Earlier this month, the Supreme Court handed down its judgment in the important case of Chief Constable of Northern Ireland v Agnew. In a judgment that will be welcomed, the Supreme Court has determined that, in a claim by an employee for an unlawful deduction of wages arising from unpaid or underpaid holiday pay, a series of deductions will not be broken by a gap of three months or more.
The right to holiday pay, and the basis of its calculation, has been a topical issue for several years. It can be a highly technical and complex area, particularly for employees with variable hours and rates of pay. It is not uncommon to find that errors are made such that individuals are underpaid for periods of holiday, and that those underpayments have subsisted over a lengthy period of time.
Individuals may not realise they have been underpaid for periods of holiday, but when they become aware of it may wish to claim for all underpayments. This will usually be as a claim for an unlawful deduction from wages. Except in cases where an individual has been denied the right to paid leave at all, there is a statutory two-year backstop for those claims.
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In addition, since the Employment Appeal Tribunal’s 2017 decision in Bear Scotland and others v Fulton and others, a series of deductions will be broken by a gap of more than three months. This significantly reduced the scope for claims for potentially significant but historic underpayments to be recovered, because a single instance where holiday pay was paid correctly would break the series.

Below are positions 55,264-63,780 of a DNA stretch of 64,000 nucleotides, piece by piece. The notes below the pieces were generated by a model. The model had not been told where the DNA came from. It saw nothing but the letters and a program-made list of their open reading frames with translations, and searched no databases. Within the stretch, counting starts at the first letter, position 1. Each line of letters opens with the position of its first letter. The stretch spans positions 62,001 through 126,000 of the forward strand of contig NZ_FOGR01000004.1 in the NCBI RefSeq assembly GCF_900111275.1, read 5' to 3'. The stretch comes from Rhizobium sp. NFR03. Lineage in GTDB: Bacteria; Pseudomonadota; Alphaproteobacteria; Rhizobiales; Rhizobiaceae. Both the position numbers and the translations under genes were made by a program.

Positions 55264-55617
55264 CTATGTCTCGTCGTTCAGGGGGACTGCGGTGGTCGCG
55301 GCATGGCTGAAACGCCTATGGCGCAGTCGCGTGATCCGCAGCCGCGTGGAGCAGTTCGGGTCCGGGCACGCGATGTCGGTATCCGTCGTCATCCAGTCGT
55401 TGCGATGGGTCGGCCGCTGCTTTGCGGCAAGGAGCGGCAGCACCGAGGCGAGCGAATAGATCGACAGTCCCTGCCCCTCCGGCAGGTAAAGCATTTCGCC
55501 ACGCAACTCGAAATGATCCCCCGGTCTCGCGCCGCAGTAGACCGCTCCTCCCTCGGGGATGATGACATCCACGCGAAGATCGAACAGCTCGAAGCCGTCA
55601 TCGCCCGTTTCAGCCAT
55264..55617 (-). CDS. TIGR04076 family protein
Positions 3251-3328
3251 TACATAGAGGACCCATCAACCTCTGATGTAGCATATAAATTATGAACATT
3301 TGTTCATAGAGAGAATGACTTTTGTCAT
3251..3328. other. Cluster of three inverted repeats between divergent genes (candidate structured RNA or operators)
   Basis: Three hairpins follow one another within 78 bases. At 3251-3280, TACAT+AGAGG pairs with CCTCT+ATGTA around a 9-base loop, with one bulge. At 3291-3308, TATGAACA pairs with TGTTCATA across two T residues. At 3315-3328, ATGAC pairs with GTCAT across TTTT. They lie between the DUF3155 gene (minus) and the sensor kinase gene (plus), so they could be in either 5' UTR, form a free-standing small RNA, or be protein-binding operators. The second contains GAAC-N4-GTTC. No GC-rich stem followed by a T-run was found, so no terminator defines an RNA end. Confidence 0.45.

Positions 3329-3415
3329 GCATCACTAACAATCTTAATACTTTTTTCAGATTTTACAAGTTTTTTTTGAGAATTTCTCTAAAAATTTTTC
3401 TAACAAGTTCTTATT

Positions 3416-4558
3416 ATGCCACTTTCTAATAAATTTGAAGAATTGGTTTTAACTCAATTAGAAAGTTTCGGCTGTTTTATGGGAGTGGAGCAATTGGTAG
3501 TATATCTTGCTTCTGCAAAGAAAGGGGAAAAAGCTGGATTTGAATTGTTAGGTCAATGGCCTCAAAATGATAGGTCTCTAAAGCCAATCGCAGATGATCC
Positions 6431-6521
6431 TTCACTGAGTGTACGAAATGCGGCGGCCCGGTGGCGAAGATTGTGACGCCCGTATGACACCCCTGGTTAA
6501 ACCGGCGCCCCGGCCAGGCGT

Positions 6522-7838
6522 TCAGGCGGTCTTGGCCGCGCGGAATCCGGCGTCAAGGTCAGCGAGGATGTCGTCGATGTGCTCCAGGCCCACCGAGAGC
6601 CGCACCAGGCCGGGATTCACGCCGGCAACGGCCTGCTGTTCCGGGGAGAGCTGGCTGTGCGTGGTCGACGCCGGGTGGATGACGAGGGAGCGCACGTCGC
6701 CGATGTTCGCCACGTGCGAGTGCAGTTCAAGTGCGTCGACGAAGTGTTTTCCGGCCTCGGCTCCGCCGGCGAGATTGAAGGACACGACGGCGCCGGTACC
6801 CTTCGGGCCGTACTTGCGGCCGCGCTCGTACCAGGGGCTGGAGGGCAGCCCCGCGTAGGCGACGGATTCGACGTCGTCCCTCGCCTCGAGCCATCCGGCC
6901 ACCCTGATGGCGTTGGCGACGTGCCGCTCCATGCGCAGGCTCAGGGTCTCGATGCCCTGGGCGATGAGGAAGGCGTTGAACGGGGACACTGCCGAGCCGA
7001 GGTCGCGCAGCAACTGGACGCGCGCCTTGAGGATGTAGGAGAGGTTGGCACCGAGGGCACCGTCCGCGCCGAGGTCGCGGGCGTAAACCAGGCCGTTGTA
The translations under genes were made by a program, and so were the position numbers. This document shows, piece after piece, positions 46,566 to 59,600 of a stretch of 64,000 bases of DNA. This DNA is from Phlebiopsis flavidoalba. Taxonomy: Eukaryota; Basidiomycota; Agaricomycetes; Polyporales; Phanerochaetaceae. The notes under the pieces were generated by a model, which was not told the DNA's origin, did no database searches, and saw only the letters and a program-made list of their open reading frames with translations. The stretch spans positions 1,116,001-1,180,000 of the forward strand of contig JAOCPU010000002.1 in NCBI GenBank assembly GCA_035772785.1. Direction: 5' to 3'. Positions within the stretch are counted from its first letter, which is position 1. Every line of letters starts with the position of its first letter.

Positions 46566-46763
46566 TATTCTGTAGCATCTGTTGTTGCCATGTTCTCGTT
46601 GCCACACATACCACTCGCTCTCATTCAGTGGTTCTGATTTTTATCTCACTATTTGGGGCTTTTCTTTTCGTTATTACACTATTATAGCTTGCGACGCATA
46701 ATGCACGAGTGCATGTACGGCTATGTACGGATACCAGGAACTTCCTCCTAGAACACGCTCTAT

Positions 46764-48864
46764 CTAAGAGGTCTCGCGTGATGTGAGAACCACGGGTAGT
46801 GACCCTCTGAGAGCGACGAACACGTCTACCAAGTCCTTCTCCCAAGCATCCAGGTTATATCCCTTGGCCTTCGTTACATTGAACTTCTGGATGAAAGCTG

The Northern Ireland Court of Appeal decision in Agnew reached the opposite decision to Bear Scotland, deciding that a series of deductions would not be interrupted by a gap of more than three months. This was, however, a decision applicable to Northern Ireland and was, therefore, not binding in other parts of the UK.
The Supreme Court’s decision has now brought the rest of the UK into line with this judgment. This means that gaps of more than three months will no longer prevent individuals bringing claims for a series of underpaid holidays. It will still be necessary to establish that there has been a series of deductions, which will depend on whether they are sufficiently similar, but this decision potentially opens the way for significant claims for underpayments over a two-year period.
It underscores the importance of getting the calculation of holiday pay right, including understanding what constituent elements of pay need to be included in the calculation.
Colin Godfrey is an employment lawyer at Taylor Wessing